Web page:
This is a trip focusing on Americana, and what could be more American than fast cars and alcohol, right?  We hit 'em both as we spent the day winding our way around the back roads of Northern Kentucky.

First stop, the GM Assembly Plant in Bowling Green, better known as the home of the Chevrolet Corvette.  My earliest memory as a kid was helping my Dad set the timing in our '67 Corvette as we got ready to go drag racing, so the car and the brand is sort of genetically hard wired in me.  It was a great hour-ish tour around the plant, nice small group and lots of very up-close time right along the assembly line.  90+% of the folks were complete car nerds, so we stuck out a little from the crowd, but I don't think anyone could help but be impressed with this kind of facility.  Great compare/contrast with the Boeing Factory tour in Washington, too.  Cameras, phones or anything else electronic were strictly banned, however, so no pics from the inside :-(

BONUS - at the end of the tour, the guy driving the completed cars off the end of the assembly line asked MK if she wanted to start a car coming off the line for the very first time.  She stepped right up into the drivers seat and fired it up, making her the first person ever to start that particular car.  Got a little certificate and everything.  Very cool.  It's in the genes, man!  If the dude getting the red 2016 convertible with the five-spoke wheels is reading this, a freckled little kid from Stoughton started your car first.  We made a quick stop at the nearby Museum as well, checked out a few cars and hit the gift shop before heading out.

Stop #2 - Loretto, Kentucky and tour at the Makers Mark Distillery.  Lord knows that I don't need any encouragement when it comes to Bourbon consumption, but I got it anyways.  Nothing like a tour of a historic and charming facility to build some additional brand loyalty.

Like the GM plant, this tour was a little over an hour and took you from start to finish. This was about as low-tech as you could get, however.  It's a decent capacity distiller with about 250,000 barrels working, but there is a TON of hand work in their processes - 100+ year-old vats for fermenting, hand printed labels, hand-dipping for the signature wax capping, etc.  Super cool to see so many manual processes still in full swing in 2015.  Cool Chiluly installation in one of the aging rooms (he's a fan), nice tasting after the tour, super gift shop and Kim and I even got to hand-dip a few bottles that we took home with us.  And finally, the grounds and buildings could not have been more beautiful.  I don't have anything else on the Bourbon Trail to compare it to, but it was a great stop that I would recommend in a second.

We wound our way to Henderson where we are in for the night and where we will take in one more 'sin' before heading to our last night's stay.  Everywhere we look it is appearing more and more like home.

Have a good weekend.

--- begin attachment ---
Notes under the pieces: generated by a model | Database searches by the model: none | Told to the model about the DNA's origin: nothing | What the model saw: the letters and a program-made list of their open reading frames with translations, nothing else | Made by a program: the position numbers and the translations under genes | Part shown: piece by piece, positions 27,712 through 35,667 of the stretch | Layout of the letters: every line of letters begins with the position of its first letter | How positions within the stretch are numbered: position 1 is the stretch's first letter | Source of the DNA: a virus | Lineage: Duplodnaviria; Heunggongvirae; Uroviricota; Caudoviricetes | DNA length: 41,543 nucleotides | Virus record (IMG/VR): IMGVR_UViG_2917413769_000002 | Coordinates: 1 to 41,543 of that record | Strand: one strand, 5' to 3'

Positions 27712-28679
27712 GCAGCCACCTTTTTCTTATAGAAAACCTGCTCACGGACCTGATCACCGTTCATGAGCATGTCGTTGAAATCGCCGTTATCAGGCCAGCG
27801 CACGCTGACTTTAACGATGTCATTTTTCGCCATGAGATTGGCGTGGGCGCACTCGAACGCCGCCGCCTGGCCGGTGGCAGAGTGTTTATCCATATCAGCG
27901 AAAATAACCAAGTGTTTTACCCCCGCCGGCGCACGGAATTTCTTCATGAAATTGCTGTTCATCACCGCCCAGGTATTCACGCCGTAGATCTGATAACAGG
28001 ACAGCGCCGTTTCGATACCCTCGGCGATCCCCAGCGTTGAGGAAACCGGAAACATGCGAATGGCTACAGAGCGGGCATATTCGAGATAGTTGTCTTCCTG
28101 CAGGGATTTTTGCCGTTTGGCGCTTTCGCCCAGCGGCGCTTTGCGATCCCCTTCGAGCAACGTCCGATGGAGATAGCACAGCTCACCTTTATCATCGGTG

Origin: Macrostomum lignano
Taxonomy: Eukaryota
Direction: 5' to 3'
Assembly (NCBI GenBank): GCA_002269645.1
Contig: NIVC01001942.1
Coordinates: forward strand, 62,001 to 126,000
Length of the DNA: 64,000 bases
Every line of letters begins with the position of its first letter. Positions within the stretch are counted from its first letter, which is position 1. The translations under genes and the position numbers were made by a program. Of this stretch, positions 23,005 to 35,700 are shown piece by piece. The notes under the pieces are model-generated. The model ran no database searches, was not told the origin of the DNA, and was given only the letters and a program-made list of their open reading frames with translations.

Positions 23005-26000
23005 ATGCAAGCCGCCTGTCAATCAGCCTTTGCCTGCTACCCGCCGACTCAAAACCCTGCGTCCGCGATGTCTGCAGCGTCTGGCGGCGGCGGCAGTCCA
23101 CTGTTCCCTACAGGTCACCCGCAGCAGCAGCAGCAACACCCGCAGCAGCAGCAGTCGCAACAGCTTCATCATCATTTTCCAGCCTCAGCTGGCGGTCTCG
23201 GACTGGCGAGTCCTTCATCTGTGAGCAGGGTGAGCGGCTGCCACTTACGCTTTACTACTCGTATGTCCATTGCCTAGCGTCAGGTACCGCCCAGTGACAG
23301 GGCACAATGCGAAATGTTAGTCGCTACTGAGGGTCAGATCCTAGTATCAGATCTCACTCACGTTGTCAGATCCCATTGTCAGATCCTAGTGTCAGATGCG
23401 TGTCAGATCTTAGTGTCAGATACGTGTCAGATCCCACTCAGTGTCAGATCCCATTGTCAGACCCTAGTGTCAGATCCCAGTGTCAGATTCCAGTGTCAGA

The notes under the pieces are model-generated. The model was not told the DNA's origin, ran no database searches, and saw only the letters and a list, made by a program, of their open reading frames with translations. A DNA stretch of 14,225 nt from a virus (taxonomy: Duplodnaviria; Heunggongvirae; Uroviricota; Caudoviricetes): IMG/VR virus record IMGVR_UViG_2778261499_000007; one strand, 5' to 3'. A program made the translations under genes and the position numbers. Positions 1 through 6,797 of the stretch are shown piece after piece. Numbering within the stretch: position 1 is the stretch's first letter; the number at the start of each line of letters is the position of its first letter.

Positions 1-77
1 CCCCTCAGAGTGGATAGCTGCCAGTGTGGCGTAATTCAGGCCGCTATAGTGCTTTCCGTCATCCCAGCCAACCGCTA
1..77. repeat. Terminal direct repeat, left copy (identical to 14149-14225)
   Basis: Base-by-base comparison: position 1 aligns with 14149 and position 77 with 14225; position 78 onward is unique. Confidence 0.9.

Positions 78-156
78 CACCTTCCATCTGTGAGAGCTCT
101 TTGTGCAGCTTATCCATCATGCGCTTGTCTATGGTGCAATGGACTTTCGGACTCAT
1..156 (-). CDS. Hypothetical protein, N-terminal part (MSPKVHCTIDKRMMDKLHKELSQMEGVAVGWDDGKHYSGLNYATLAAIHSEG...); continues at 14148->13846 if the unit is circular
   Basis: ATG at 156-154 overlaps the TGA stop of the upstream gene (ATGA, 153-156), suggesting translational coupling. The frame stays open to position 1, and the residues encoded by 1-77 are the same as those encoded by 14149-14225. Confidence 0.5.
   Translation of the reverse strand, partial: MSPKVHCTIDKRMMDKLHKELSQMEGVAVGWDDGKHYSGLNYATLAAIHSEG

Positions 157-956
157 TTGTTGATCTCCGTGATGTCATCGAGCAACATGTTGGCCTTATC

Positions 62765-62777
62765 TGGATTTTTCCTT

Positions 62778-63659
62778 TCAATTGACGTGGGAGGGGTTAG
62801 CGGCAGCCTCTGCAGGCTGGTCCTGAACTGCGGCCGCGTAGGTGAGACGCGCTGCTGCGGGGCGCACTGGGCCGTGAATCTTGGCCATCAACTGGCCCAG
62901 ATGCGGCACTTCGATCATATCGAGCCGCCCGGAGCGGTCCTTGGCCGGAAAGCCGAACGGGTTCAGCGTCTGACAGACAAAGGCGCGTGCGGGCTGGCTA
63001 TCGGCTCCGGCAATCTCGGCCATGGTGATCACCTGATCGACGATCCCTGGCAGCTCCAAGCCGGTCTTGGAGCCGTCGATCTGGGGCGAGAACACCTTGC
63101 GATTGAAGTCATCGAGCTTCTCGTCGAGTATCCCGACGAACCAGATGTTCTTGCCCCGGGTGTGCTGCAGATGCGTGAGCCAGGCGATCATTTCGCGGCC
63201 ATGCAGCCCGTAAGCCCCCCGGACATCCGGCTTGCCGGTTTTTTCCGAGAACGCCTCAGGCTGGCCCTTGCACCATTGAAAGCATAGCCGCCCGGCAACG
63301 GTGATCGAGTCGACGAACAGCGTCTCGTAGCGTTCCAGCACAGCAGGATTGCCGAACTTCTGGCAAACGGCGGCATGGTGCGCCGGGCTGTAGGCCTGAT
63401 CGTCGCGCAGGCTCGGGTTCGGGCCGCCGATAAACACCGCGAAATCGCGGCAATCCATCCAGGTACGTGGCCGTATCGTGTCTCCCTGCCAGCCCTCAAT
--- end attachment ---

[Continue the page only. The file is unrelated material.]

- Jim

The signature red wax cap in process.  Every bottle done by hand.

The girls learning about distilling by the 100+ year-old vats.  I will be checking their room for stills...

Bourbon tasting?  Yes, please.  Mag and MK watched patiently.

Great details everywhere on the buildings and grounds.

Where Corvettes are born.

Where Corvettes are born.

Crossed flags and bowties everywhere.

Crossed flags and bowties everywhere.

Day 59 - Mammoth Cave NP

Today I'm tired.  I blame Perseid.  Meteor showers, at least for me, often end up being more build up than payoff.  When you are in a National Park, in the middle of nowhere, with a new Moon, no clouds, 70 degree temps and a meteor shower on deck, however, you forget about past disappointments and set the alarm clock for Midnight so you can lay out in the grass.  I did it by myself.  It was wonderful.  I was clocking one about every 50 seconds for close to an hour.  Good stuff, not soon to be forgotten.

I came back to sleep but we still got up early to be ready for an 8:30 cave tour.  We had two lined up total - the first one was the most classic at Mammoth Cave, the Historic Tour. We had done a couple of caves as a family and our discussions quickly lead to how all of them have been different.  Mammoth immediately lived up to its name.  It's huge.  Many stairs, many caverns, all ginormous.  Our guide was particularly fascinating - he was a 5th generation guide in the cave going all the way back to his great-great Grandfather who was a slave guide for the then-owner of the property.  His family had lived on property close to the caves for generations until the Feds took it for park land via eminent domain.  He had passion and smarts and seemed to love his job.  Cave trip #2 in the afternoon took us through more dramatic areas including the well known Frozen Niagara.

From an ooh and aah standpoint, we had been to caves with more dramatic formations.  This thing is just a beast, however - 400+ miles of caverns and more being discovered each year.  Impressive for it's pure size and ever-evolving nature.

We are staying on the grounds in a very quaint (read - old, small, sort of run down but cheap and convenient) cabin right by the park action, so we ate close by, did some more hiking and are going to head to bed early for another early rise tomorrow.  Just a couple more spots left to hit and all are 'All American'.  The finish line is just around the corner.  Tonight is our 60th night in a hotel. We are happy and still sincerely having a ton of fun, but we will be ready to be home.

And oh yeah - my pictures stink today.  I had planned on taking the photo cave tour where I could take my decent equipment down but that tour sold out on me.  No flash in near-dark conditions, so just a couple fairly not great shots below.